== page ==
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    Protecting Wetlands, Protecting Ourselves

    July 10, 2019

    Wetlands represent one of the most important components of Sri Lanka’s ecological fabric, performing essential environmental functions and providing all manner of economic benefits for people across the country. Unfortunately, the importance of Sri Lanka’s wetlands has not been adequately reflected by their place in the public imagination, but evidence of their numerous benefits should mean that we give them a larger space in our discussions.

    The protection of our wetlands is especially important in the context of Sri Lanka’s economic development journey; the growth of cities tends to result in encroachment into these wetlands, which are often incorrectly regarded as unproductive wastelands and thereby ripe for infilling and repurposing. At the National Conference on Colombo Wetlands hosted by the Centre for Environmental Justice (CEJ), these issues were explored in detail, with contributions from a number of stakeholders involved at different junctures in the wetland preservation process.

    Mitigating the effects of Climate Change

    After years of inadequate responses, the coming decades are likely to involve our entry into a climate emergency. At a time where we are in desperate need of any defences we can muster, our wetlands act both as a welcome bulwark against the effects of climate change as well as a counteracting agent against the emission of carbon that gives rise to it.

    SLLRDC Deputy General Manager of Wetland Management Dr. N. S. Wijayarathne, noted in his presentation that wetlands hold large amounts of carbon. Wijayarathne’s statements are echoed in a study published in the Australian Wetland Database which estimates that 35 percent of the world’s terrestrial carbon is stored in wetlands despite only making up 6 to 9 percent of the world’s surface. The clearing of wetlands will result in large quantities of stored carbon being lost to atmospheric carbon dioxide, thus exacerbating the greenhouse effect.

    In addition to their ability to store carbon, Wijayarathne noted that wetlands also provide protection from flooding. With their ability to store millions of cubic metres of water, they represent natural flood control infrastructure. Building infrastructure that would perform the same function would cost significantly more than the maintenance of our wetlands and also would not be able to perform the myriad other functions that wetlands would.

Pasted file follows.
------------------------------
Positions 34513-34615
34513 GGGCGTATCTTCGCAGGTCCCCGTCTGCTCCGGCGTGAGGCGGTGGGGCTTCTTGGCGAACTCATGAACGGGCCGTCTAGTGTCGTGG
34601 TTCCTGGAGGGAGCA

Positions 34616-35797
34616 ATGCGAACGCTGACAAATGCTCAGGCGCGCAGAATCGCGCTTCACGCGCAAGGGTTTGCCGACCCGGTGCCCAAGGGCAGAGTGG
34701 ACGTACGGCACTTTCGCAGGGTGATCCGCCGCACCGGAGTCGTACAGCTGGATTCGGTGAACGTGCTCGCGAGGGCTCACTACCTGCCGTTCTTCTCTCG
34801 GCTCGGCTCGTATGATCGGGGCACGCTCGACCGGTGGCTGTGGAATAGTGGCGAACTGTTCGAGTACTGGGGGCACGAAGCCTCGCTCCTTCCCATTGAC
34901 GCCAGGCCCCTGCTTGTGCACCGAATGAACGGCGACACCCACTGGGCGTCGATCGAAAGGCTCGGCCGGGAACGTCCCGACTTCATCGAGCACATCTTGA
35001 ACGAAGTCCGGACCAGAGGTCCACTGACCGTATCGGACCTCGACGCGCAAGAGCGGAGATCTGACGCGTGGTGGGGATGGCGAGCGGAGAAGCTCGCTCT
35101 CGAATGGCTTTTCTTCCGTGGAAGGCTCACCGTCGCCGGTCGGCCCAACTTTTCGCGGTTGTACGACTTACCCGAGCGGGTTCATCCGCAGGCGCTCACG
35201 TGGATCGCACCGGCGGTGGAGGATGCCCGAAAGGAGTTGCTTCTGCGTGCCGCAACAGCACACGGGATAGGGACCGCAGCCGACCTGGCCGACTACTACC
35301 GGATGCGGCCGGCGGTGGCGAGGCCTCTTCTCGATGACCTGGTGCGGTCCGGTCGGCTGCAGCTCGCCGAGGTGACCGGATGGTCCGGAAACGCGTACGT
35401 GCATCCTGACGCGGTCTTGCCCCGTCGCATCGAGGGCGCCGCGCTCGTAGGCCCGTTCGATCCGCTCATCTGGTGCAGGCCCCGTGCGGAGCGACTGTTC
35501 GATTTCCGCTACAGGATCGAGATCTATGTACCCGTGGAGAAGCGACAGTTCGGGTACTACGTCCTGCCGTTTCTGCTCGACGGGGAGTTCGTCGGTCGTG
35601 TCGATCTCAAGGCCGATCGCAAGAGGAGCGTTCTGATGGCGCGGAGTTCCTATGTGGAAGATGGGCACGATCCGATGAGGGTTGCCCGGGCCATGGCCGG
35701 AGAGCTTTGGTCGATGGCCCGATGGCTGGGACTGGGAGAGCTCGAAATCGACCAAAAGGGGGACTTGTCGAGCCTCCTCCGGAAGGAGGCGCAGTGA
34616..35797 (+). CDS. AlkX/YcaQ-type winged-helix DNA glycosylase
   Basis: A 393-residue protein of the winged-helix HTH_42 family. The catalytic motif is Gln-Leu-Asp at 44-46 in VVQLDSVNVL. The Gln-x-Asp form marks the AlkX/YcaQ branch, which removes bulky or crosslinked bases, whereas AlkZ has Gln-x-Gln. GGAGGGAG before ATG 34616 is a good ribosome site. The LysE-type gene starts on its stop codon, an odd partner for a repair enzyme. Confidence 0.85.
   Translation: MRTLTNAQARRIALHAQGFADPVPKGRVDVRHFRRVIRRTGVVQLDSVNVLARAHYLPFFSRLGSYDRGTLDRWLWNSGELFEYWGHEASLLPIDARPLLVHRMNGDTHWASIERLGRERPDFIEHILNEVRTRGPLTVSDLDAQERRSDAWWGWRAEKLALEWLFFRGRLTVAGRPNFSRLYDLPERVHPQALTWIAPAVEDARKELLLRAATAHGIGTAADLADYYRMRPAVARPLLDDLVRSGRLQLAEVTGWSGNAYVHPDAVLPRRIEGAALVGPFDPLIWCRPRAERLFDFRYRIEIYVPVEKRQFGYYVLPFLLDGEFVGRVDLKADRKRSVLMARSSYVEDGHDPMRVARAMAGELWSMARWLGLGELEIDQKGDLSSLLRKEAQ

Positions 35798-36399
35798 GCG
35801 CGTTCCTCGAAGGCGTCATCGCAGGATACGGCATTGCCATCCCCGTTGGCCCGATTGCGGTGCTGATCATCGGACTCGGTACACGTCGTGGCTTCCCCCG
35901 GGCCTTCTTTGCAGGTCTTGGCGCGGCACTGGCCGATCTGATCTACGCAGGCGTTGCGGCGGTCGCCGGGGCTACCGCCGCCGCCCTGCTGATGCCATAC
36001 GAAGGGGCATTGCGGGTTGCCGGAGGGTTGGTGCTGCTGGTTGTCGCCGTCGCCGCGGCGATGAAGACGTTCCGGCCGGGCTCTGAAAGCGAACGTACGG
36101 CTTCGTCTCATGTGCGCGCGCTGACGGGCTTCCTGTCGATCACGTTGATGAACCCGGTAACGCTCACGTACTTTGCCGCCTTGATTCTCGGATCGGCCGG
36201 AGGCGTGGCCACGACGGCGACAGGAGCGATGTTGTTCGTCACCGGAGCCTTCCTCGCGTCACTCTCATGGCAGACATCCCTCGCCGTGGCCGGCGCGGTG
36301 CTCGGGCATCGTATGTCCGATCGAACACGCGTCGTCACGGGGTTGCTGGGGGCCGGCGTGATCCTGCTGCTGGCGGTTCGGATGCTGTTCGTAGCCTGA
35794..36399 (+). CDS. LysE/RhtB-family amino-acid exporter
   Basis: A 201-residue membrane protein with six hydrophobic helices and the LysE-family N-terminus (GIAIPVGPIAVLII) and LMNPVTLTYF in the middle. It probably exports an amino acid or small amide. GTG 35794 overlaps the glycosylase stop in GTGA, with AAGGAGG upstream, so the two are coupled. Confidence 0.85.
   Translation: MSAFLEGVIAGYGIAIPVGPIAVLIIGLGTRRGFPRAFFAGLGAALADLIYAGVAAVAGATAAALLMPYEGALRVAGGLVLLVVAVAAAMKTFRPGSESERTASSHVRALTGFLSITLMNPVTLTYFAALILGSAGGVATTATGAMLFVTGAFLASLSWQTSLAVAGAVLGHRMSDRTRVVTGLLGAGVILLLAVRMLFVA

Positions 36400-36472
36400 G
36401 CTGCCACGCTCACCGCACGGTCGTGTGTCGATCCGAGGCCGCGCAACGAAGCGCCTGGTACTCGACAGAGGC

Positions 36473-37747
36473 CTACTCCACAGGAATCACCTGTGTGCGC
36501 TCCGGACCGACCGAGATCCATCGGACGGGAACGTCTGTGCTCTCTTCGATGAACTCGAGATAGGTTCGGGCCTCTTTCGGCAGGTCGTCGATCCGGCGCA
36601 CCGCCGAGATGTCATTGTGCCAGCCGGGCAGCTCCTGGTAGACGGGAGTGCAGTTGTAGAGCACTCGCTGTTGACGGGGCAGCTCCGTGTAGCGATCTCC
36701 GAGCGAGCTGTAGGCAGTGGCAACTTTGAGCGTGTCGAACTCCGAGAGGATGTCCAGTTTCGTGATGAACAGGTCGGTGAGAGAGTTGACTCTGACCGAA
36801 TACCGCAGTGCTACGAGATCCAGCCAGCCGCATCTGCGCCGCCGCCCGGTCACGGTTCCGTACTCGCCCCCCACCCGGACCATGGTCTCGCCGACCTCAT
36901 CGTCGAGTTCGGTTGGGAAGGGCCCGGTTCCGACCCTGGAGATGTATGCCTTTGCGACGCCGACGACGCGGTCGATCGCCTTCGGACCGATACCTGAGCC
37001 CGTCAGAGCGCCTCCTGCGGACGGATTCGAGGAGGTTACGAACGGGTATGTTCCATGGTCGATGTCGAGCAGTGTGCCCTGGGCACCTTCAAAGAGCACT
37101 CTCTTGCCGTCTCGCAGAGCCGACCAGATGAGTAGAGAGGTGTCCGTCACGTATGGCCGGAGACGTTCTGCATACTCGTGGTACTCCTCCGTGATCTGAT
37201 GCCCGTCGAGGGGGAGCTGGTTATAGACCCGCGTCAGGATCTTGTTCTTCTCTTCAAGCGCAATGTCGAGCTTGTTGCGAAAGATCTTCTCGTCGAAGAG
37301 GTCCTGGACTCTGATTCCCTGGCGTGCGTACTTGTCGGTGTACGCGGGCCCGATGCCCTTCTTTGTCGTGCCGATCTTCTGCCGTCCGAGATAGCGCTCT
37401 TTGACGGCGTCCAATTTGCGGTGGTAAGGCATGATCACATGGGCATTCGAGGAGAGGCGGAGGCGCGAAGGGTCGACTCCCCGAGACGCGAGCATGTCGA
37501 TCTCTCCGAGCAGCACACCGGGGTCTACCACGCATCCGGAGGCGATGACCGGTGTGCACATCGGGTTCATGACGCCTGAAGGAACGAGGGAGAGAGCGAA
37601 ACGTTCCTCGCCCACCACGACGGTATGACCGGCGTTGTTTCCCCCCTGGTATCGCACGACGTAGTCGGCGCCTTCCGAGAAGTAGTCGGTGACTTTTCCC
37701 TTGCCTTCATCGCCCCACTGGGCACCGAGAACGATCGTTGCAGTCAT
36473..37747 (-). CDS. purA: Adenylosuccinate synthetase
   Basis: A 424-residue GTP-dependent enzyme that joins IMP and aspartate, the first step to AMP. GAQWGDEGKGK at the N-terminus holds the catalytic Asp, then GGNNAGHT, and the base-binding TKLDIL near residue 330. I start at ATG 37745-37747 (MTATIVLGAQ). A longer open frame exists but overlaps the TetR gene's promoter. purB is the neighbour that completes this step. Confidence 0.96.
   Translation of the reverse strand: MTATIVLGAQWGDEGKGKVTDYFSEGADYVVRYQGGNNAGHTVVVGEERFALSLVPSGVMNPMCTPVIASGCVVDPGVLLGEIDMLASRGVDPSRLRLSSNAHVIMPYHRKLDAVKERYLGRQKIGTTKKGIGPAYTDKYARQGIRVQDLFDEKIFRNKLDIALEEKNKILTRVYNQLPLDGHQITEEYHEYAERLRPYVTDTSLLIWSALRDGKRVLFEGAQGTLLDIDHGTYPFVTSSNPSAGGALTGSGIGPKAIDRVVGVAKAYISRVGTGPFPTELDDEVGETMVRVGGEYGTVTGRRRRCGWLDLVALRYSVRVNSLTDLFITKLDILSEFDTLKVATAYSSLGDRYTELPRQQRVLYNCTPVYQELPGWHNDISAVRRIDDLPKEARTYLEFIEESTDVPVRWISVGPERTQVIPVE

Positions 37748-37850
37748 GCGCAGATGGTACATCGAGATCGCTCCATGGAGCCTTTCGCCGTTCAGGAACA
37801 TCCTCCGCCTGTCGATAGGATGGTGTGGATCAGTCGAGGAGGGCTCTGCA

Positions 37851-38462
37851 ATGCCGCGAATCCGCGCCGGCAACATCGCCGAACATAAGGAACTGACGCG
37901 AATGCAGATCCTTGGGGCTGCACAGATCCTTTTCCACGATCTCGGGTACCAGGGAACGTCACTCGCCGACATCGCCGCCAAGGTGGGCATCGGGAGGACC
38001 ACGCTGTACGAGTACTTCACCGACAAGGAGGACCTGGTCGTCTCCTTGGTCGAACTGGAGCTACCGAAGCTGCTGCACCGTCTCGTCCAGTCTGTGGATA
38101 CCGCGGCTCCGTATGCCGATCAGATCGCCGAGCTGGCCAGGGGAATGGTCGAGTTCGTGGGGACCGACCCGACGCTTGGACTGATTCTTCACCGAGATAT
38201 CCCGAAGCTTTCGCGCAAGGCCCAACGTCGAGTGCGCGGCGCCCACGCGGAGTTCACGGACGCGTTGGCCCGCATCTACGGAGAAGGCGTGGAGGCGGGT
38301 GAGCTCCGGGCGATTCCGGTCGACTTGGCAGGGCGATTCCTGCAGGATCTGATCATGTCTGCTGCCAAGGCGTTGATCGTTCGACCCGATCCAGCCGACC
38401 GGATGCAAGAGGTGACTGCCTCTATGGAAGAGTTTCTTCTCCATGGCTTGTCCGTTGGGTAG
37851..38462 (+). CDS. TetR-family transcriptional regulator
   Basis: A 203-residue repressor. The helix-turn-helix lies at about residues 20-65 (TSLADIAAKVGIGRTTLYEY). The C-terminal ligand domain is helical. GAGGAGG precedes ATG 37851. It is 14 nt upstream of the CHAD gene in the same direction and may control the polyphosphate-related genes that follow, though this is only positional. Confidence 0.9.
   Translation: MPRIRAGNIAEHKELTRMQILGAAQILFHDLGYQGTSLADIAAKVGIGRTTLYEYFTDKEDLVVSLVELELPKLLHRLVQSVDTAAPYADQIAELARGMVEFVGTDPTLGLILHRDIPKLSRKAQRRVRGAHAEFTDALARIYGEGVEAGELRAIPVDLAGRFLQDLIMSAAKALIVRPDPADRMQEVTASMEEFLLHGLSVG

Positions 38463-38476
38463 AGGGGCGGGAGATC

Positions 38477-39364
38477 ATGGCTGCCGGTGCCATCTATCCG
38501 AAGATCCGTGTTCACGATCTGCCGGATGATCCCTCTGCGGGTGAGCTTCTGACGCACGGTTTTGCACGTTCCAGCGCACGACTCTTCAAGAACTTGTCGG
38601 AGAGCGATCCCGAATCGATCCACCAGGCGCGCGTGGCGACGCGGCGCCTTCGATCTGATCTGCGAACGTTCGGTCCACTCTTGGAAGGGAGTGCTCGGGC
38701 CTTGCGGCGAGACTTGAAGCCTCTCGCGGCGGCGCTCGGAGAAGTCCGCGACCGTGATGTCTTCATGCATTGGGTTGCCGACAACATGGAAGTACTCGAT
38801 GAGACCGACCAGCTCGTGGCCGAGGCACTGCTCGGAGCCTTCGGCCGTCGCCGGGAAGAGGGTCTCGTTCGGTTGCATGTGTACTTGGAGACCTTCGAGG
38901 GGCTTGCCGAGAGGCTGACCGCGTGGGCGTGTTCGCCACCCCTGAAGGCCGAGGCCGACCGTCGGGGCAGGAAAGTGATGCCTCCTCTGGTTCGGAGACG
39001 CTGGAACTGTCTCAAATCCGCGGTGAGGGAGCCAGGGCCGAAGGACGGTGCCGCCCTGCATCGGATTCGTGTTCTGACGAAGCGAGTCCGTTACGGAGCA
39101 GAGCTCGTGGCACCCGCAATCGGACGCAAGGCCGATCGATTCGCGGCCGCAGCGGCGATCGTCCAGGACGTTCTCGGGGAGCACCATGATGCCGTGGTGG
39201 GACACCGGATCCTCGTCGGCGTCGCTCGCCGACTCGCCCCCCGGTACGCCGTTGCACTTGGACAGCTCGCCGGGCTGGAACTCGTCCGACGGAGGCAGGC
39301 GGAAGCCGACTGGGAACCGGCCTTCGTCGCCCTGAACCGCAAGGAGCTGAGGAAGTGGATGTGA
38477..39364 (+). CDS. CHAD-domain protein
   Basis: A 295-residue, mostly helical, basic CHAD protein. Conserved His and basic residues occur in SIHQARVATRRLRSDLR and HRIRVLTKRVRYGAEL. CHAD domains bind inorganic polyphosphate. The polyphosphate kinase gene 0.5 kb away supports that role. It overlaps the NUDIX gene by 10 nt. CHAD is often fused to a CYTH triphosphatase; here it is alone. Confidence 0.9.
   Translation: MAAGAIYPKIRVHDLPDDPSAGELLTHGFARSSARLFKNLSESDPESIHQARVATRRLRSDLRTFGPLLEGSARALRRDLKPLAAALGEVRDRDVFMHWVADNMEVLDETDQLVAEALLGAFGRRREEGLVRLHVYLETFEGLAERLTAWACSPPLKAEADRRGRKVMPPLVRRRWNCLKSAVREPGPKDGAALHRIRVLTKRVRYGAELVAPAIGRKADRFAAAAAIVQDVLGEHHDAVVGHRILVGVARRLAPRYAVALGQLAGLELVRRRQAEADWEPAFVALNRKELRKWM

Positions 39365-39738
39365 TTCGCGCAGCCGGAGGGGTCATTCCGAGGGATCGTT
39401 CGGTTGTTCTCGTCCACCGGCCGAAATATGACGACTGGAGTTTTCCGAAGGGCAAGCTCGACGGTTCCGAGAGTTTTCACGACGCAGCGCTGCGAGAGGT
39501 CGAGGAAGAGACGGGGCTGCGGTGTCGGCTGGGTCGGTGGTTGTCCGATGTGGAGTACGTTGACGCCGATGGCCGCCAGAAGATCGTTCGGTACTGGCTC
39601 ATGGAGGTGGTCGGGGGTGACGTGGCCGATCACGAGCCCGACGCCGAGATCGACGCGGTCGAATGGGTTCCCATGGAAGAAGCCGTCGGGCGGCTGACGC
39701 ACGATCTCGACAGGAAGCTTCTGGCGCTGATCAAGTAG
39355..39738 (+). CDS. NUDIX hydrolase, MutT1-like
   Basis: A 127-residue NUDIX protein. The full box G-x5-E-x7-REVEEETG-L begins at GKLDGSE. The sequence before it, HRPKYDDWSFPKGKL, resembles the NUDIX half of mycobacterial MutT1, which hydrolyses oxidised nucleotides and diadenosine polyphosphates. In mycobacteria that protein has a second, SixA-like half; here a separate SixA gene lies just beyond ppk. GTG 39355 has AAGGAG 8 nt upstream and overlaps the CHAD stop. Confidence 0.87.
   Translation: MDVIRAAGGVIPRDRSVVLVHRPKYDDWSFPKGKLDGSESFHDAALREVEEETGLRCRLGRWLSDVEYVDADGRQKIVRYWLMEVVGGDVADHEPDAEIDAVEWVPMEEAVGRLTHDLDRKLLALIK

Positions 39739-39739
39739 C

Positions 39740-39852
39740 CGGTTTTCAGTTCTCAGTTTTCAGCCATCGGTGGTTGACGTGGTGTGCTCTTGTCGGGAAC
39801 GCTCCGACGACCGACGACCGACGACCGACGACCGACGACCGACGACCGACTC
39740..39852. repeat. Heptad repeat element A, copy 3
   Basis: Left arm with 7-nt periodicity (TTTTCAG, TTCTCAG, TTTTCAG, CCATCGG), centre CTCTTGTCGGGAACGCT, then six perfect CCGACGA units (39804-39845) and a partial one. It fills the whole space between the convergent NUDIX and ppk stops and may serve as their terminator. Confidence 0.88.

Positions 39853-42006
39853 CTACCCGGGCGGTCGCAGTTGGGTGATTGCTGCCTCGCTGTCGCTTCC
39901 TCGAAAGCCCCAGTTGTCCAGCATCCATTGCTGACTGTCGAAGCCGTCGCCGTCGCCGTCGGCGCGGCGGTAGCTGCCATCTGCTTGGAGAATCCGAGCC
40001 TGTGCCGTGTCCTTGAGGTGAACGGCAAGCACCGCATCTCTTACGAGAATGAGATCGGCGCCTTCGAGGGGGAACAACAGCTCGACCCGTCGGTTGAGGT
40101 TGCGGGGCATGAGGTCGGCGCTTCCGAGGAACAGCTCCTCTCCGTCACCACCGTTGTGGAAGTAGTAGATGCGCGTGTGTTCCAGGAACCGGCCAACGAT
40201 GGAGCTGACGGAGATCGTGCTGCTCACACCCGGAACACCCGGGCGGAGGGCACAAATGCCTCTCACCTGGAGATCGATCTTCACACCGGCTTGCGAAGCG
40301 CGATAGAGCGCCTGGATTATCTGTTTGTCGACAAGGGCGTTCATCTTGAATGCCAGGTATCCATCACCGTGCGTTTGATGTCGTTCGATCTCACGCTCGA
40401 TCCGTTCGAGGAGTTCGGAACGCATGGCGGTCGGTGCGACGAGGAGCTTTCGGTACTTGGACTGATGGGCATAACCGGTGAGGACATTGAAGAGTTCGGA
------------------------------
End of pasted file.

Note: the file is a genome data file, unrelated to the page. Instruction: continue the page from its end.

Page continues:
One such function is the capacity of wetlands to allow for the cooling of the air in urban areas. Professor Devaka Weerakoon of the University of Colombo’s Department of Zoology and Environment Sciences, pointed out that ‘Wetlands cool the city, lowering the temperature by 10 degrees Celsius compared to hard surfaces.’ In a city like Colombo where the heat can often be debilitating and urbanisation tends to increase the temperature further, wetlands provide an essential service in this regard.

    Biodiversity and protection of endangered species

    Wild Life Department Director of Operations Manjula Amararathne, noted the importance of Wetlands with regard to the aims of his team, highlighting the efforts they were undertaking to protect them through the demarcation of protected areas and sanctuaries.

    The maintenance of wetlands intersects a great deal with the aim of wildlife conservation, due to their significant contribution to biodiversity in Sri Lanka. Twenty critical animal species inhabit the wetlands, two of which, the fishing cat and the otter, are endangered. The critically endangered plant species Aganope hetaphylla has also been observed in the Kolonnawa marsh and Bedaganna Biodiversity Park.

    Due to these ecological benefits, the Wildlife Department has already been involved in safeguarding numerous wetlands across the country. In addition to the wetlands already under protection, Amararathne announced a number of future projects that the Wildlife Department expects to undertake including the declaration of new protected wetland areas and sanctuaries in Akurala, Jaffna, Mirissa and at Lankapatuna.

    Social and economic benefits

    Many oppose efforts to fund environmental projects on the grounds of the opportunity cost associated with funnelling resources for these purposes, rather than ventures which, on the surface, seem more clearly in the service of immediate economic development.

    However, it is inaccurate to posit that such a trade-off exists. The preservation of Wetlands actually creates a number of economic benefits, offsetting the need for costly projects which would serve similar functions to those of our already existing wetlands.

    Weerakoon noted, ‘The goods and services provided by these wetlands are estimated to be around 16 to 18 billion rupees annually’. He highlighted a number of services wetlands could provide such as food, genetic resources, biochemicals and natural medicines, climate regulation and recreational services to name but a few.

    The services these wetlands provide are especially important for the urban poor, with 60% of households located in and around wetlands depending on them for their livelihood. As such the destruction of these wetlands also entails destruction of the lives of many of those who rely on them.